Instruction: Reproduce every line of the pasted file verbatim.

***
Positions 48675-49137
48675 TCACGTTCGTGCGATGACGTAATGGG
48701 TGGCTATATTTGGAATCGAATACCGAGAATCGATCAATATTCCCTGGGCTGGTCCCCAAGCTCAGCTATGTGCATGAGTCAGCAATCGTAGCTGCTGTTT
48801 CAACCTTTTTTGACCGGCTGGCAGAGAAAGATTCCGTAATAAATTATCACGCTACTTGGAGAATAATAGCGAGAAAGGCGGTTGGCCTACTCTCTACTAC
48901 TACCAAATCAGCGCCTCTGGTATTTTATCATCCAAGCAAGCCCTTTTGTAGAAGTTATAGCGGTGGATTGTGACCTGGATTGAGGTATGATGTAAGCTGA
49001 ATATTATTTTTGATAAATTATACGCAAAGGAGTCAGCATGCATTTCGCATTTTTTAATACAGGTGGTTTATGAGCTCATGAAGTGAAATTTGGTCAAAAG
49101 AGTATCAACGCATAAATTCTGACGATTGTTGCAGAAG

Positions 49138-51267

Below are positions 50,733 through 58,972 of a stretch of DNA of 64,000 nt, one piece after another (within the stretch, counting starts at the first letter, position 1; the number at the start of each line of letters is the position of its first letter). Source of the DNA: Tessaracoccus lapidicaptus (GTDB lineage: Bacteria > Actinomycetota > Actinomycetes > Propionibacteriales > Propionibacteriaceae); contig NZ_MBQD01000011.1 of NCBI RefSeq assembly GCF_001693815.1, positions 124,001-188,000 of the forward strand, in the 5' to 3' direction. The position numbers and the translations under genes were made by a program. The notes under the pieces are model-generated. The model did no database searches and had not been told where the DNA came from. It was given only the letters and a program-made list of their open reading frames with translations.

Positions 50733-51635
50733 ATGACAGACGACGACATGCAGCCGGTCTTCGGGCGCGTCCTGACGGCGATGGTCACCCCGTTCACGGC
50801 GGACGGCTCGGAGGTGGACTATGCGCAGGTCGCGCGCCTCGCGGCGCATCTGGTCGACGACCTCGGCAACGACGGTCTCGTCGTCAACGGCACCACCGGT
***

Positions 48675-49137
48675 TCACGTTCGTGCGATGACGTAATGGG
48701 TGGCTATATTTGGAATCGAATACCGAGAATCGATCAATATTCCCTGGGCTGGTCCCCAAGCTCAGCTATGTGCATGAGTCAGCAATCGTAGCTGCTGTTT
48801 CAACCTTTTTTGACCGGCTGGCAGAGAAAGATTCCGTAATAAATTATCACGCTACTTGGAGAATAATAGCGAGAAAGGCGGTTGGCCTACTCTCTACTAC
48901 TACCAAATCAGCGCCTCTGGTATTTTATCATCCAAGCAAGCCCTTTTGTAGAAGTTATAGCGGTGGATTGTGACCTGGATTGAGGTATGATGTAAGCTGA
49001 ATATTATTTTTGATAAATTATACGCAAAGGAGTCAGCATGCATTTCGCATTTTTTAATACAGGTGGTTTATGAGCTCATGAAGTGAAATTTGGTCAAAAG
49101 AGTATCAACGCATAAATTCTGACGATTGTTGCAGAAG

Positions 49138-51267

Below are positions 50,733 through 58,972 of a stretch of DNA of 64,000 nt, one piece after another (within the stretch, counting starts at the first letter, position 1; the number at the start of each line of letters is the position of its first letter). Source of the DNA: Tessaracoccus lapidicaptus (GTDB lineage: Bacteria > Actinomycetota > Actinomycetes > Propionibacteriales > Propionibacteriaceae); contig NZ_MBQD01000011.1 of NCBI RefSeq assembly GCF_001693815.1, positions 124,001-188,000 of the forward strand, in the 5' to 3' direction. The position numbers and the translations under genes were made by a program. The notes under the pieces are model-generated. The model did no database searches and had not been told where the DNA came from. It was given only the letters and a program-made list of their open reading frames with translations.

Positions 50733-51635
50733 ATGACAGACGACGACATGCAGCCGGTCTTCGGGCGCGTCCTGACGGCGATGGTCACCCCGTTCACGGC
50801 GGACGGCTCGGAGGTGGACTATGCGCAGGTCGCGCGCCTCGCGGCGCATCTGGTCGACGACCTCGGCAACGACGGTCTCGTCGTCAACGGCACCACCGGT